It is not just the chocolate bars and the potato chips,childhood obesity has its roots in variants of three pre-disposing genes,a study conducted among 3,000 city school children has found.
The study was conducted by researchers of AIIMS and Institute of Genomics and Integrative Biology (IGIB) on students between the ages of 11 and 17 years. It has been published in the journal Diabetes,published by the American Diabetes Association.
The children belonged to both upper and lower socio-economic groups and were examined for 25 genes,which were expected to be associated with obesity.
The association of genes has been examined for adult obesity. For childhood obesity we have very little knowledge of specific pre-disposing genes. We tried to examine 125 variants of the 25 genes that could be responsible for causing inflammation in the body, said Dr Nikhil Tandon,professor at Endocrinology department,AIIMS.
Authors detected three genes IL6,LEPR and PBEF1 that have a significant role in to childhood obesity. These three genes,the study found,are distinct from the pre-disposing genes among the European population.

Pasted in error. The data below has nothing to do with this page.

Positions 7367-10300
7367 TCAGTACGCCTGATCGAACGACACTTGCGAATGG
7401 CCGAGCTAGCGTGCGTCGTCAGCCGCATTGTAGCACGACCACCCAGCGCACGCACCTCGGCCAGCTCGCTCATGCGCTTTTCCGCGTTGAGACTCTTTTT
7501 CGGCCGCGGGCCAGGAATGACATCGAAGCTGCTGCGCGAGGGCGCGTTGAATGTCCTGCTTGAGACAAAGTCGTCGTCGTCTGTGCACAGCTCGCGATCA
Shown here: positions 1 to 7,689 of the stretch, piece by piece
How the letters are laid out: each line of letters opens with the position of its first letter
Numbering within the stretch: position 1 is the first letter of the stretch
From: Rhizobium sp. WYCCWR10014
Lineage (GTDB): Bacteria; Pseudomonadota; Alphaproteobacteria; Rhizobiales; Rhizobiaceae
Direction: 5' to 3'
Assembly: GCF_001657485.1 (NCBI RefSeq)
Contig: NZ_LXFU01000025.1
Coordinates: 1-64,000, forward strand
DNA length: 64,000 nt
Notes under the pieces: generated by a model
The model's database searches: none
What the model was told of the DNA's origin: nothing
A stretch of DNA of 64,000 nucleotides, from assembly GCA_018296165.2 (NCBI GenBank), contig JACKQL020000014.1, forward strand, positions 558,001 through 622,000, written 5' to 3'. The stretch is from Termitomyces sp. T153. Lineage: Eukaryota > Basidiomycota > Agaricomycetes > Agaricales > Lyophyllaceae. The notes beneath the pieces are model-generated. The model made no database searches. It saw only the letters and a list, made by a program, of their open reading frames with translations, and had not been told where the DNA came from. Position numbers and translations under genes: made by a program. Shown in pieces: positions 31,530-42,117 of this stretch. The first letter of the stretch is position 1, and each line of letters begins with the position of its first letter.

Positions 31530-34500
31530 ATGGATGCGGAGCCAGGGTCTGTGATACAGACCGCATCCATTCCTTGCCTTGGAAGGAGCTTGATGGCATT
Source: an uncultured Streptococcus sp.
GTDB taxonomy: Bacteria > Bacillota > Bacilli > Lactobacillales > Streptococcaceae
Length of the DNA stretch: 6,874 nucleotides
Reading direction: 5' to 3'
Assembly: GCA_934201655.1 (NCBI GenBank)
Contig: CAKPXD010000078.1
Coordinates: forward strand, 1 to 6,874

Dr Dwaipayan Bharadwaj,scientist at IGIB,who performed the genetic analysis for the study,said: There are studies globally on genetic profiling of childhood obesity. We have identified variations in three genes,that we can say are strongly associated with chronic inflammation that leads to obesity in young students.
The study pointed out that two variations in DNA sequences,found to be responsible for obesity in Greek and French children,have no impact in Indians. Similarly,the variations detected in Indian children were not found in the European studies.
Dr R K Marwaha,from the Institute of Nuclear Medicine and Allied Sciences,also participated in the study. There are significant ethnic variations,at the level of genes,in association with obesity, he said.
The genetic make-up of the participants was analysed at IGIB,to detect DNA sequence variations present in the obese and over-weight children. The physical manifestations of these variations were analysed for body mass index,height,weight and waist and hip circumference.
We have also identified for the first time,a dosage pattern in the genes more the number of the identified genetic variations,higher the chance of obesity in the child, said Dr Bharadwaj.
As per the study,the role of environmental factors in controlling obesity cannot be ruled out,but if a child has any of the variations in these three genes the likelihood of obesity is heightened.
As an obvious corollary,controlling obesity will also be more difficult for those who have these pre-disposing genes, Dr Tandon said.